about 1714
John Edwards (American, about 1671–1746)

Object Place: Boston, Massachusetts


11.1 x 13.6 x 7.8 cm (4 3/8 x 5 3/8 x 3 1/16 in.)

Accession Number


Medium or Technique


Not On View




Silver hollowware

The raised straight-sided mug, with center point on bottom, is in the shape of a tapered cylinder with a shallow multiple-stepped base molding and an applied molded rim. The plain, seamed S-scrolled handle has a simple thumbgrip and upturned terminus, with an air vent below. An oval section is soldered between lower handle tip and body, for strength. Extensive poorly executed repairs have been made to the handle at its joints with the rim and body.

Subtle stylistic changes can be observed in the dozen or so mugs made by Edwards between 1695 and 1730. A spherical vessel with a tall neck by the silversmith and his partner John Allen is probably the earliest variant of this form, derived from Westphalian-style stoneware jugs. The Museum possesses a related cup, dated 1708, that is in the shape of a short beaker; it has a reel-shaped body and molded strap handle. However, the larger and later group consisted of the plain, sturdy variety illustrated here, with a tapered cylindrical form that grows wider at its base and has a substantial hollow, seamed handle. The most elaborate of this latter group also has a prominent midrib decoration and a unique cherub’s-head terminal.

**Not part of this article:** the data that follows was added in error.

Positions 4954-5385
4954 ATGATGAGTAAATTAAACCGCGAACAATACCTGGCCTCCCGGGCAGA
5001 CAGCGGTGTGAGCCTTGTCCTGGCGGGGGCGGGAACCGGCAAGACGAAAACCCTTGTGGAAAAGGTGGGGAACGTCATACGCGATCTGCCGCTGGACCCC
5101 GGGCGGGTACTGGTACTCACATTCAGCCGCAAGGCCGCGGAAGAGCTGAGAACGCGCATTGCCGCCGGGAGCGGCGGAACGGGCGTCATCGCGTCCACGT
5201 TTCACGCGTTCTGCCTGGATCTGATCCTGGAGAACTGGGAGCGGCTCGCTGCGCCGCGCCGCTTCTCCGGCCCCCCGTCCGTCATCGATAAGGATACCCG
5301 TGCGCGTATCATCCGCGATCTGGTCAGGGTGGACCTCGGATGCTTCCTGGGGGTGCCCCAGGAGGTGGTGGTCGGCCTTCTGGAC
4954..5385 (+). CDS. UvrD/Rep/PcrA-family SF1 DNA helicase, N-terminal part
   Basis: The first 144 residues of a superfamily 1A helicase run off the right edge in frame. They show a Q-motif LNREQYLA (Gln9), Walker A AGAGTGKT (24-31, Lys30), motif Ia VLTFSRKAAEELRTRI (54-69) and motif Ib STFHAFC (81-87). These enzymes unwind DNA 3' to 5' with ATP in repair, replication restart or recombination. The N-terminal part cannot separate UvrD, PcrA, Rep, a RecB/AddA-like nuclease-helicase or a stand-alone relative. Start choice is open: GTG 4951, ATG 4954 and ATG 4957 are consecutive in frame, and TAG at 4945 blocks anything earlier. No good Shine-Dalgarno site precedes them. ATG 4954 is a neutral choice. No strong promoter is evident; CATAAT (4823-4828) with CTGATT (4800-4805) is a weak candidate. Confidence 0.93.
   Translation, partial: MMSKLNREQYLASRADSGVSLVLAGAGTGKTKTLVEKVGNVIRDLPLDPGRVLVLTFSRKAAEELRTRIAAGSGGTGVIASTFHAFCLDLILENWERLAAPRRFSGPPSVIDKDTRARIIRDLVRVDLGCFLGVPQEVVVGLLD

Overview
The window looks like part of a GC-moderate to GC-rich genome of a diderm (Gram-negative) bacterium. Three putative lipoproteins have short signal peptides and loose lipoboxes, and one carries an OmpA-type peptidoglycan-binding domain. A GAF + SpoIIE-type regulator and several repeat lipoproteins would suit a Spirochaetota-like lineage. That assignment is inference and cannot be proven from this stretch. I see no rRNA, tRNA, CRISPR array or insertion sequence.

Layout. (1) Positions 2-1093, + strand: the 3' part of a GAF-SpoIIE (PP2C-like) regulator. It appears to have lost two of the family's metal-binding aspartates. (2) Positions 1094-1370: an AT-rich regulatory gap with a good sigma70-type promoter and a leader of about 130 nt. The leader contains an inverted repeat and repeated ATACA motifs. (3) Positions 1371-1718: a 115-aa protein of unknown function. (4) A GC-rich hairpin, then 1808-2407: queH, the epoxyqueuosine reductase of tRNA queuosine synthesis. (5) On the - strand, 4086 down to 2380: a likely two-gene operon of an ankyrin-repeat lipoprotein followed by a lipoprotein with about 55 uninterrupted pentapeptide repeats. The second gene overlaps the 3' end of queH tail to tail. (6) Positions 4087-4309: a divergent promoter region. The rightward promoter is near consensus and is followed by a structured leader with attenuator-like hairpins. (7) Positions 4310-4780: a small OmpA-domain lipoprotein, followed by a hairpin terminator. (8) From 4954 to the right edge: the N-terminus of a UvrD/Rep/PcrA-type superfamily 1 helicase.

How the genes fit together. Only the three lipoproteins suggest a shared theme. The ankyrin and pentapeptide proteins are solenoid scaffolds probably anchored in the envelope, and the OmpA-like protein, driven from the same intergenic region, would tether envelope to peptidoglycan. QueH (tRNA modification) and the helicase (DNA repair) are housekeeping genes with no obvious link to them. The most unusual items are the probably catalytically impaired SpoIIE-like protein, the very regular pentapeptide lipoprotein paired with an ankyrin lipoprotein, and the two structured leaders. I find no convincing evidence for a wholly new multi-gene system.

When the mate to this mug entered the Museum’s collection in the 1960s, it was unknown that it was one of a pair. Now united, the two were clearly fashioned at the same time. Their weights differ by scarcely a pennyweight, and the engraving of the initials is identical, even to the slight curve in the letter “S,” for Sarah (Oliver) Wendell. From their worn and well-used appearance, and the clumsy repairs made to both, the mugs were probably kept in the family for some time before being separated.

This text has been adapted from “Silver of the Americas, 1600-2000,” edited by Jeannine Falino and Gerald W.R. Ward, published in 2008 by the MFA. Complete references can be found in that publication.


Inscribed "W / I S" in roman letters on base of vessel above center point.


To left of handle is stamped "I E" over a device, within a crowned, shaped shield.


The cup was made for Jacob Wendell (1691 – 1761) and Sarah Oliver (1696 – 1762) of Boston, m. 1714. Subsequent ownership unknown until acquired in the twentieth century by the donor. For more information on the Wendell, Jackson, and Holmes families in which its mate descended, see Buhler 1972, catalogue nos. 86 and 34.

Credit Line

Gift of the Wunsch Foundation, Inc.